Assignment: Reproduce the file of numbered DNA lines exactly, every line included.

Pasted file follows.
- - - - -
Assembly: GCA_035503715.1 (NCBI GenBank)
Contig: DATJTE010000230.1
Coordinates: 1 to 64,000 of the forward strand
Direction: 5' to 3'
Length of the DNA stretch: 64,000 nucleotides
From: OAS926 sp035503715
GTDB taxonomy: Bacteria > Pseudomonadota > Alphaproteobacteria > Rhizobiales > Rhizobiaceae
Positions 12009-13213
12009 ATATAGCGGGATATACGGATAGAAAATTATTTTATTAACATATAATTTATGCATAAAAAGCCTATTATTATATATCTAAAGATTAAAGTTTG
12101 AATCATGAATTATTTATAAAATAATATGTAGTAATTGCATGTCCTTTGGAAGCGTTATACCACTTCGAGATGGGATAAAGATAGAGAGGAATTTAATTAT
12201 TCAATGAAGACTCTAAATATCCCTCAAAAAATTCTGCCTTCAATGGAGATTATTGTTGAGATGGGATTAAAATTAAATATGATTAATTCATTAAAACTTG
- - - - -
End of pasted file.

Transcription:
Assembly: GCA_035503715.1 (NCBI GenBank)
Contig: DATJTE010000230.1
Coordinates: 1 to 64,000 of the forward strand
Direction: 5' to 3'
Length of the DNA stretch: 64,000 nucleotides
From: OAS926 sp035503715
GTDB taxonomy: Bacteria > Pseudomonadota > Alphaproteobacteria > Rhizobiales > Rhizobiaceae
Positions 12009-13213
12009 ATATAGCGGGATATACGGATAGAAAATTATTTTATTAACATATAATTTATGCATAAAAAGCCTATTATTATATATCTAAAGATTAAAGTTTG
12101 AATCATGAATTATTTATAAAATAATATGTAGTAATTGCATGTCCTTTGGAAGCGTTATACCACTTCGAGATGGGATAAAGATAGAGAGGAATTTAATTAT
12201 TCAATGAAGACTCTAAATATCCCTCAAAAAATTCTGCCTTCAATGGAGATTATTGTTGAGATGGGATTAAAATTAAATATGATTAATTCATTAAAACTTG